These precepts may seem anachronistic at a time when those who sell art significantly influence its press: Major galleries are launching their own magazines as independent arts publications flounder and public relations firms manage relationships between galleries, writers, and editors to ensure high visibility placements for exhibition reviews and artist profiles. While press remains an important part of dealers’ marketing strategies, critics themselves — let’s be real — have little if any influence on the sale and pricing of artworks. Instead, the primary directions of the art market are influenced by private consultants and by the relationships between wealthy collectors and institutions. Furthermore, audiences are more interested in hearing about art directly from the artist than secondhand, filtered through the critic. Critics no longer have the power to make or break an artist’s career. Rather, art critics depend more and more on maintaining friendly relationships with artists, galleries, and publicists in order to consistently secure paid work. In other words, art critics today seem less “in the middle” between artists, dealers, and public than tailing all three.

To foreground the differences between then and now, consider the art critic’s responsibilities as outlined above: attention to aesthetic issues and to the current conditions and climate of the art world. Point four in particular presents a somewhat utopian vision for art criticism — instead of staking writerly claim to a niche set of concerns or narrowly focusing on a particular subgenre of art, the art critic is obligated to appraise the situation of art more broadly, and so must make an effort to seek out artworks that might otherwise evade her notice as a matter of course. While we might take issue with a mandated avoidance of addressing market dynamics from a critical standpoint, the prohibitions in the statement aim to protect the writer’s freedom of expression and capacity for independent judgement, both necessary preconditions for genuine critique. The project of detailing ethical obligations for art critics also eliminates the necessity of intuiting “unspoken rules” so frequently at play in professional relationships, especially where significant financial interests are concerned.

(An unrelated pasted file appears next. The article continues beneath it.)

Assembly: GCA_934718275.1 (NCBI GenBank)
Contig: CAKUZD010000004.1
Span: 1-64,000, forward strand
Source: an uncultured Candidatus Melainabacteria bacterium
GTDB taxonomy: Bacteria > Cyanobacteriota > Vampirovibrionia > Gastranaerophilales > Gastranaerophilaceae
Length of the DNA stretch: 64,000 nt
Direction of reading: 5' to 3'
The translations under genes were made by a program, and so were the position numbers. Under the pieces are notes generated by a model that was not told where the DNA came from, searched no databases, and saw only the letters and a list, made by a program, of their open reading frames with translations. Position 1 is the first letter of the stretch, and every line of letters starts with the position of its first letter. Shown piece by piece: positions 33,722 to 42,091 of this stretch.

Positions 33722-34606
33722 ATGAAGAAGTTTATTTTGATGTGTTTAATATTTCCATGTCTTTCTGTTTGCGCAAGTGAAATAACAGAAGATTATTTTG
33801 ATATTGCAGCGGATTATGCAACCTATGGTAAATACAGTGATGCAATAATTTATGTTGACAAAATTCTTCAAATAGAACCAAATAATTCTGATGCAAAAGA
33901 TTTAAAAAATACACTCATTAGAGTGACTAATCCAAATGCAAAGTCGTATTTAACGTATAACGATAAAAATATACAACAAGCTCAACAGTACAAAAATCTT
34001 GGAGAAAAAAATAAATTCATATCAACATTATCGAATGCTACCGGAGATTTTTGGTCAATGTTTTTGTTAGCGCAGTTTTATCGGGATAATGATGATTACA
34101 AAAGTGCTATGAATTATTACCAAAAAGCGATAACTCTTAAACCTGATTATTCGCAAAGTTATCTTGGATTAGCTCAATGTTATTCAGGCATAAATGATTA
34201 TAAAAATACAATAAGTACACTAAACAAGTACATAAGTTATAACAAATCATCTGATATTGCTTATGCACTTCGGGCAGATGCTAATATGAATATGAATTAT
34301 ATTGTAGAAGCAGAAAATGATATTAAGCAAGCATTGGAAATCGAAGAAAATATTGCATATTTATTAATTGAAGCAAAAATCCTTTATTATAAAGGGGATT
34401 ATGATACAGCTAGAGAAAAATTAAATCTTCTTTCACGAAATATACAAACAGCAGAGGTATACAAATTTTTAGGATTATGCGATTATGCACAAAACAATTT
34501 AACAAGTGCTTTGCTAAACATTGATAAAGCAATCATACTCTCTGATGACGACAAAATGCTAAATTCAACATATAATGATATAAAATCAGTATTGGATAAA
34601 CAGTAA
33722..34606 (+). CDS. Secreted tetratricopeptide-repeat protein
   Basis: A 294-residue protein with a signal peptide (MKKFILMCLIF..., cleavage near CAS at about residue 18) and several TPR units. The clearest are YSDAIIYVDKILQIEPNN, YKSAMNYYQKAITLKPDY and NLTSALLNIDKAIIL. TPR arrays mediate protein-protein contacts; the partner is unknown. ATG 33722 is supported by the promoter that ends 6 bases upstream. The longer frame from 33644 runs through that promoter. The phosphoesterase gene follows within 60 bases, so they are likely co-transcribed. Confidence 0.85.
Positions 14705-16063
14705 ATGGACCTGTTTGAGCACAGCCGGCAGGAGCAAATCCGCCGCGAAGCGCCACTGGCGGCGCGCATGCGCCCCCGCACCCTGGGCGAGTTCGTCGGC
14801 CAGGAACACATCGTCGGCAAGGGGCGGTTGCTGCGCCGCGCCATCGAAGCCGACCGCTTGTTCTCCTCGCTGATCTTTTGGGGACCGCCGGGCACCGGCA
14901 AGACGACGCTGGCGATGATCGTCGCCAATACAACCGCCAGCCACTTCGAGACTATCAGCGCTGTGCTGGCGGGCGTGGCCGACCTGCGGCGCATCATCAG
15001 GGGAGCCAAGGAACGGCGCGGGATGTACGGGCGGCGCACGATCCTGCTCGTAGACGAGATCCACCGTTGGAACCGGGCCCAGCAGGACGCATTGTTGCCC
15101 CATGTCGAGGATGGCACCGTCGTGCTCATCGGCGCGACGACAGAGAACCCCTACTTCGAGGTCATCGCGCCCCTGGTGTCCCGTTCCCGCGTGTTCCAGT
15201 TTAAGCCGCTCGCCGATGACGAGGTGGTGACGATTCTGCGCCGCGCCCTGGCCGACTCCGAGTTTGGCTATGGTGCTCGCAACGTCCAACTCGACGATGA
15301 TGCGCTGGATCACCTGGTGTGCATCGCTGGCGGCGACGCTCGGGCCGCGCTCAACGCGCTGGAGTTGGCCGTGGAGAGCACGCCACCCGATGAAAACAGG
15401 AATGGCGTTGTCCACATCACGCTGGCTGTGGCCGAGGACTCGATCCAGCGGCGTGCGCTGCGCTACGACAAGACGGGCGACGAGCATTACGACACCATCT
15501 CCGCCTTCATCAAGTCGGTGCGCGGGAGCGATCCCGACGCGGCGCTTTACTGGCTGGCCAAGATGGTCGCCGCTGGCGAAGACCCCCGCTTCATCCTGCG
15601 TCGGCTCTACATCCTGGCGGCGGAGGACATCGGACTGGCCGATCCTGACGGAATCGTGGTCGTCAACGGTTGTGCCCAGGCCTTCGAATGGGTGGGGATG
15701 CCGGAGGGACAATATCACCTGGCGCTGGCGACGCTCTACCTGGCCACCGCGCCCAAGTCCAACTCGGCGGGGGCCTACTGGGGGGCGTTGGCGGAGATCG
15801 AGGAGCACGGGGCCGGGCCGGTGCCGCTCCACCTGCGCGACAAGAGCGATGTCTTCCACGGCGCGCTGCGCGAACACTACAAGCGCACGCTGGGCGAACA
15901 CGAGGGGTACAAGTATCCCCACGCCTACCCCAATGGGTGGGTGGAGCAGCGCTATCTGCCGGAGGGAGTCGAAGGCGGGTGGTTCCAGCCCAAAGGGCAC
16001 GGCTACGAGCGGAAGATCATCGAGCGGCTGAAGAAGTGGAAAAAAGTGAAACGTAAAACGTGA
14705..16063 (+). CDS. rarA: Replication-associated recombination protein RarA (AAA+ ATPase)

Another document of the same era envisions art critics and their professional relationships quite differently. In her 1983 essay “Power Relations Within Existing Art Institutions,” Adrian Piper laments divisions of labor in the arts, which she believes is one cause among others of the artist’s alienation from her work and the world. She imagines an interdependent art world, a blurring of boundaries in regard to professional roles that would produce the conditions for an art adequate to its moment. In her words,